How is the music different from what you listen to now?
The music is different now because I sort of have a choice in what I listen to, and this is mostly informed by how good the music is. I care less for genres and labels, now I just listen to good music and hope that my own music matches up.
What made you first realize that you wanted to pursue a career in music?
Transformation! The ability to capture the attention of another human being and in that moment, make them see everything through your eyes. The feeling you get when a musician is saying the exact thing that you are going through, in the exact way that you feel it. I experienced this during my early days as a performer in high school. I knew this was a calling and I simply never stopped.
Who are your favourite musicians now? Groups? CD’s?
No current favourites, I’m afraid. Now my ear jumps from artist to artist based on specific songs and performances.
How do you handle mistakes during a performance?
The show must go on. Fortunately, I perform with a band so it’s easy to deflect the attention to another aspect of the band. The important thing is to recognize a mistake and try avoiding it during the next showcase.
What advice would you give to beginners who are nervous?
Everyone gets nervous. The day you stop feeling nervous is the day you’ve stopped challenging yourself. That adrenalin should fuel you.
How often and for how long do you practice?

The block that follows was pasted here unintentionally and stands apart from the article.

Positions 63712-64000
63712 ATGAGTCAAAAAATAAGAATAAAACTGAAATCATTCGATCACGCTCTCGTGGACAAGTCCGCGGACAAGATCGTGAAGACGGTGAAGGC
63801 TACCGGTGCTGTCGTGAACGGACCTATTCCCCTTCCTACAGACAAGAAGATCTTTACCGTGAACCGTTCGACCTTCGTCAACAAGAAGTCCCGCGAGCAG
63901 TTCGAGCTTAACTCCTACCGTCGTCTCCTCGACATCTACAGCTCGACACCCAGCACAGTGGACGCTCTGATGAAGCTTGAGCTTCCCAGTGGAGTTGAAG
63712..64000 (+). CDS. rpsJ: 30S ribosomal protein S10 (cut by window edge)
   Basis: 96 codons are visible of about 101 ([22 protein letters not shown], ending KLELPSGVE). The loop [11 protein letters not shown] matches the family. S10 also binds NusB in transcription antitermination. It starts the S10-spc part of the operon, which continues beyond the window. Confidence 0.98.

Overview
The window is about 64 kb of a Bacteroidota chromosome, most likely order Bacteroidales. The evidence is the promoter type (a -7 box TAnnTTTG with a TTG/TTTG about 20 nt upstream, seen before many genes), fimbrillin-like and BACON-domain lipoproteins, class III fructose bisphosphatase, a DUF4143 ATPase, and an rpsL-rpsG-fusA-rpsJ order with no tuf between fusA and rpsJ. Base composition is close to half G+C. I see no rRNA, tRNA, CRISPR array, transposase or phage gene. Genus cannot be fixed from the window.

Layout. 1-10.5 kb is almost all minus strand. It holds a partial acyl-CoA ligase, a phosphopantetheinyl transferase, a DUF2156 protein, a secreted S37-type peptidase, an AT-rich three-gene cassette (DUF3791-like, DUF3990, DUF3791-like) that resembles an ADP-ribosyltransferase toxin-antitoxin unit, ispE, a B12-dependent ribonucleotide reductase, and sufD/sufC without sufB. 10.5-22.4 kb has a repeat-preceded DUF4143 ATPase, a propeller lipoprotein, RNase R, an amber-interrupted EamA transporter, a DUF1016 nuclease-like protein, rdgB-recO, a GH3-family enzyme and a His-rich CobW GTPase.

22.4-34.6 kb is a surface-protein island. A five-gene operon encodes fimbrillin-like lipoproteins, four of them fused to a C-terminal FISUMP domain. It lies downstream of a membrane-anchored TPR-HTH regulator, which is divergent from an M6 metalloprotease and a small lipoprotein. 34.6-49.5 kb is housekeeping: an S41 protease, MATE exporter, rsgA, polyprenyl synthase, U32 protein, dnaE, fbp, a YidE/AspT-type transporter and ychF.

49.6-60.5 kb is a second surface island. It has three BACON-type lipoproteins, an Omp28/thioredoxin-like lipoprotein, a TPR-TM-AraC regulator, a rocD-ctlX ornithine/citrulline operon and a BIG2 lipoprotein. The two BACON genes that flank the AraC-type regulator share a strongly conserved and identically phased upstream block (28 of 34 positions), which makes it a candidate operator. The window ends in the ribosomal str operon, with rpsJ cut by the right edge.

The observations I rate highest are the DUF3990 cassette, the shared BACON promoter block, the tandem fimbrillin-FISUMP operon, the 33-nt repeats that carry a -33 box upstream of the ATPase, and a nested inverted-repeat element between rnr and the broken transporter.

Currently, practice is dictated by how frequently I perform. High season means regular practice, low season means time to work on other aspects like branding, writing and improving my biking skills.
Do you teach music?
No. I’m currently picking up a lot of knowledge from other musicians. I share the little that I have learned but I wouldn’t call that teaching per se.
How would you describe your music to somebody who has never heard you play before?
*Insert Optimus Prime voice* Humans of the earth, Hip hop has never sounded this different. *End clip* Seriously though, Jemedari’s hip-hop is the sound of freedom to express, experiment and create. No holds barred, straight from the soul. This music is alive…
What can people expect to see at your live performance?
Soul, emotion and fun. This music is more than just music. It’s expression, therapy and fun all rolled up into one. People go to see shows. At a typical Jemedari show, we experience things.
What do you think your biggest break or greatest opportunity has been so far in your musical career?
I walked into Sarit Centre one day and asked if I could see the organizer of Kenya Music Week so I could perform. Mike told me slots were full but he asked me if I could MC the event and see how it goes. I have MC’d what is now the ONGEA Eastern Africa Music Summit for 8 years and most of opportunities I have encountered are as a result of that one opportunity.